Virginia’s Innovation and Entrepreneurship Investment Authority, Virginia Tech and NASA make– up another partnership. Their project will focus on the technology and systems needed for package delivery, including in rural communities. Alphabet Inc.’s Project Wing will participate, along with other private companies.
Truck-launched drone delivery tests
Meanwhile, private companies continue to test drone delivery, with FAA clearance.
The eight-armed HorseFly drone being used in the Workhorse delivery tests weighs about 50 pounds, flies up to 50 mph and can carry up to a 10-pound package. The drone is launched from the roof of a specially designed Workhorse delivery truck. There is a small cage below the roof where the driver loads the package for the drone to deliver.
How weight, weather and other factors affect drone delivery is the focus of the Workhorse test, which includes gathering 500 data points for each flight. That data are shared with the FAA and UPS.
“We are doing this primarily for data collection and learning processes,” Hughes said.
In its test program, Workhorse has delivered five packages a day and up to about 30 a week in the first weeks of the pilot, he said.
The average delivery is made from 80 to 100 yards away from the Workhorse electric delivery truck and takes about 10 minutes, Hughes said.
The company is testing different battery configurations on the drones as well as package weights.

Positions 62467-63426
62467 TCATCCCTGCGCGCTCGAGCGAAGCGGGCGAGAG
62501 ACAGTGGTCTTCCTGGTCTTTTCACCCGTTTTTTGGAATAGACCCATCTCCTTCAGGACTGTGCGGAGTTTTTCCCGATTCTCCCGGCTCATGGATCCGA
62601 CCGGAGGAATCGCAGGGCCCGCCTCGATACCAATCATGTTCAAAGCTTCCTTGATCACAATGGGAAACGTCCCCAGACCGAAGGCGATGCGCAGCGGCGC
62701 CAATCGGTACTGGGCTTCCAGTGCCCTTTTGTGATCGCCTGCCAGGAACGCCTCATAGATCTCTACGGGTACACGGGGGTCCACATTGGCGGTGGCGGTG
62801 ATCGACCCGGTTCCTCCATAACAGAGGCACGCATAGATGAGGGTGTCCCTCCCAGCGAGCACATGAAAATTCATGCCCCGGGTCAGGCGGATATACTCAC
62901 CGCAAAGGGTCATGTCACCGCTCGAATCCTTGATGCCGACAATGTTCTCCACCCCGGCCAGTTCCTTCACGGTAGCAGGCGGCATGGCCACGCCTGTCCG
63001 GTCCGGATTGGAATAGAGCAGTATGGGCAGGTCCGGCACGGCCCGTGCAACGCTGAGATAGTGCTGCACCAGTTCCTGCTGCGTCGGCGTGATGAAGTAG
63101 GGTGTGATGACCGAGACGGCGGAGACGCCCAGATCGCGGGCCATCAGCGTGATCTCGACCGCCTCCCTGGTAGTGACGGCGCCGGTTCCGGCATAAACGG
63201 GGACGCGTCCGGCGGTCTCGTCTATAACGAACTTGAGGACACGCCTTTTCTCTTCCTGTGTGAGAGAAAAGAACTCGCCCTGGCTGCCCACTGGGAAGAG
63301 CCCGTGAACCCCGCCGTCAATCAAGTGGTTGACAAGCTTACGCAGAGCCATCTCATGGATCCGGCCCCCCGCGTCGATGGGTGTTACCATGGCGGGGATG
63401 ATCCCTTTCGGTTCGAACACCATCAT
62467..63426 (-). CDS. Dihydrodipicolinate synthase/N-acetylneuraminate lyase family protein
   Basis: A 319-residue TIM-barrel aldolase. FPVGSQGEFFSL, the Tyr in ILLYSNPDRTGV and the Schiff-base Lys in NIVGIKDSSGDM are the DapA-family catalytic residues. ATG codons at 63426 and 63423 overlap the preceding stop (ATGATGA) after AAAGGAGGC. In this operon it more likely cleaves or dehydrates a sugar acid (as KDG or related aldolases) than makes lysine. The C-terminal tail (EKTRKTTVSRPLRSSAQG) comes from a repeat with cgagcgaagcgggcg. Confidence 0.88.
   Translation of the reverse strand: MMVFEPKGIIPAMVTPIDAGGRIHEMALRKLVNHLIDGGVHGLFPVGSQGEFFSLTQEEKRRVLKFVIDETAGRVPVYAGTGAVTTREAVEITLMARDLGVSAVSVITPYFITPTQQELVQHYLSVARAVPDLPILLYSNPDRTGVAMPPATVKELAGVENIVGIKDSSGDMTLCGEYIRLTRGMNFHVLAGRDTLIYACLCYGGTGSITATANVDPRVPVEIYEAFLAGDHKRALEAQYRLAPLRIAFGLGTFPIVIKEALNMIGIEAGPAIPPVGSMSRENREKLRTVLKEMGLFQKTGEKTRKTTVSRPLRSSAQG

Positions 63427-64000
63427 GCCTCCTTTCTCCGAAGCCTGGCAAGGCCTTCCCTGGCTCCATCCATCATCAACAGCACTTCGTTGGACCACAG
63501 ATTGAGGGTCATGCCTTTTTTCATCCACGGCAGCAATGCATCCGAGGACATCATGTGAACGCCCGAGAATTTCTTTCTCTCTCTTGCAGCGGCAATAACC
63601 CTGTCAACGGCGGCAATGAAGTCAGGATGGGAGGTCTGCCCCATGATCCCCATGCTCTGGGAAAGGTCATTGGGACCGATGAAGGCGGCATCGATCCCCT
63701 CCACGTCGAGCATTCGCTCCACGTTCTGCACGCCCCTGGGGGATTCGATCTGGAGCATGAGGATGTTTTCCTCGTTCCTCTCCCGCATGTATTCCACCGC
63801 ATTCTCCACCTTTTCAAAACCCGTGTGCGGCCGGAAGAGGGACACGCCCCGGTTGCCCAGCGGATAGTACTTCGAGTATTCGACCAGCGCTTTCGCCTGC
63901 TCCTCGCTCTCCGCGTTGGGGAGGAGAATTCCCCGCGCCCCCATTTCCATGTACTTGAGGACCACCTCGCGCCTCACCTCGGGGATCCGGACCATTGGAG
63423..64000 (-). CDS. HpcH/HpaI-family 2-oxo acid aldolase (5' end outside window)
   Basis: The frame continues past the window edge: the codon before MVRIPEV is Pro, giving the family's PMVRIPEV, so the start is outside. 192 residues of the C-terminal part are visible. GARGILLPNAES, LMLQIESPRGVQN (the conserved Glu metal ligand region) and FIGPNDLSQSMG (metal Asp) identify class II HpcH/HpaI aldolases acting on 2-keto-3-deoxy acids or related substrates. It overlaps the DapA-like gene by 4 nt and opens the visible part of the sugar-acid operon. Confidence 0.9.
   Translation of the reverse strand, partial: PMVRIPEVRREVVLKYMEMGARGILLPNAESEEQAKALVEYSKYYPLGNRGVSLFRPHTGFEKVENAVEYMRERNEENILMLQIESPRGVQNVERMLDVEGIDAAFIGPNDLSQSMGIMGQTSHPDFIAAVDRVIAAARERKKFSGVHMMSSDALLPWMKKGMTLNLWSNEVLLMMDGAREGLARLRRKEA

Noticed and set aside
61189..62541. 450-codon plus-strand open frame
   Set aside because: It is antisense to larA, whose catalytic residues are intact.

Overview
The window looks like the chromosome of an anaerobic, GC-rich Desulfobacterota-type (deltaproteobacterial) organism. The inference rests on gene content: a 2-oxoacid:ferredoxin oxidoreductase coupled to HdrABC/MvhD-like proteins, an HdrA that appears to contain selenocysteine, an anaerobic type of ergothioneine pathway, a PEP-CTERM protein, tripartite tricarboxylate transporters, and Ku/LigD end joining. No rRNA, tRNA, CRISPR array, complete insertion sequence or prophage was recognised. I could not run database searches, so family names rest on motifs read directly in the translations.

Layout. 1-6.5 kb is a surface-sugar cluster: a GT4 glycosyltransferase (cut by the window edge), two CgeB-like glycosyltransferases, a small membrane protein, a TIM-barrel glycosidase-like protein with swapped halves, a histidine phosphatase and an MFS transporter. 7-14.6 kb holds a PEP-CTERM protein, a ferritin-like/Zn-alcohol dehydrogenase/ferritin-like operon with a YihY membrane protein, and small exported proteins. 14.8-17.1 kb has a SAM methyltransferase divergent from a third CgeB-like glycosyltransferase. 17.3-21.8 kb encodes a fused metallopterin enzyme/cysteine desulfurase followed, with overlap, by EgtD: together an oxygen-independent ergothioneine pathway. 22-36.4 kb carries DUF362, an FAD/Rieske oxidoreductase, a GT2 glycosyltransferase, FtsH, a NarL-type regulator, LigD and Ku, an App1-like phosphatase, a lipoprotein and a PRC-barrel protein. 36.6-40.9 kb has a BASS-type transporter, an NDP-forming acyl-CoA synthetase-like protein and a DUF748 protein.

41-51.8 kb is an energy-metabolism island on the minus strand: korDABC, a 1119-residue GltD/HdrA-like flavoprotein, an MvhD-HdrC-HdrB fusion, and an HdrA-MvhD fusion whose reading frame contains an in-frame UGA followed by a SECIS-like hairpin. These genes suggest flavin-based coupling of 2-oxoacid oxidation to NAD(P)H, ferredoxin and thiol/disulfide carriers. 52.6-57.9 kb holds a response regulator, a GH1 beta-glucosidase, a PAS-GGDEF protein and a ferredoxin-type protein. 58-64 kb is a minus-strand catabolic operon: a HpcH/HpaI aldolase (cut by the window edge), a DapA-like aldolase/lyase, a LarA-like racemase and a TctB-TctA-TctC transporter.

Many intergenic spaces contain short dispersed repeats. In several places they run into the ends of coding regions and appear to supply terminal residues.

Workhorse offered several hundred households in Loveland the opportunity to particpate.
Various-sized packages of small consumer items are assembled by Workhorse to help it test drone performance. Consumers can track the packages using the company’s Ares mobile app and approve or cancel once alerted about the delivery.
A consumer also can request the package be delivered to a certain spot at the delivery site. Due to safety concerns, the drone stays above the roofline. It lowers the test package to the ground.
The drones have cameras. Consumers only can see the camera’s view as their packages are delivered at their houses. But those cameras may raise privacy concerns for the FAA.
The agency might eventually require drones to turn off their cameras until they arrive at their destinations.
The Workhorse test program is the latest in a series of small tests by drone companies, delivery companies, automakers and online retailers in recent years. Some of the tests are being done outside of the FAA’s jurisdiction and rules.
In Zurich, Mercedes-Benz vans outfitted with drones from Menlo Park, Calif.-based Matternet have tested local package delivery that involved operating drones beyond the pilot’s line of sight. Mercedes-Benz, which has invested in Matternet, also worked in partnership with the Zurich-based online retailer Siroop.
In the U.S., FAA safety rules still shape the prospects for drone delivery. As part of Virginia Tech’s Mid-Atlantic Aviation Partnership program, researchers have flown drones into crash test dummies at different angles to look at human injury risk from different drone models.
While most aircraft go through a rigorous process to ensure their safety, unmanned aircraft haven’t been as thoroughly tested, said Mark Blanks, director of MAAP.
“Our concern is making the interaction between drones and the public as productive and beneficial as possible,” Blanks said.
“Package delivery is one of the most interesting areas to work on because of that interaction,” he said.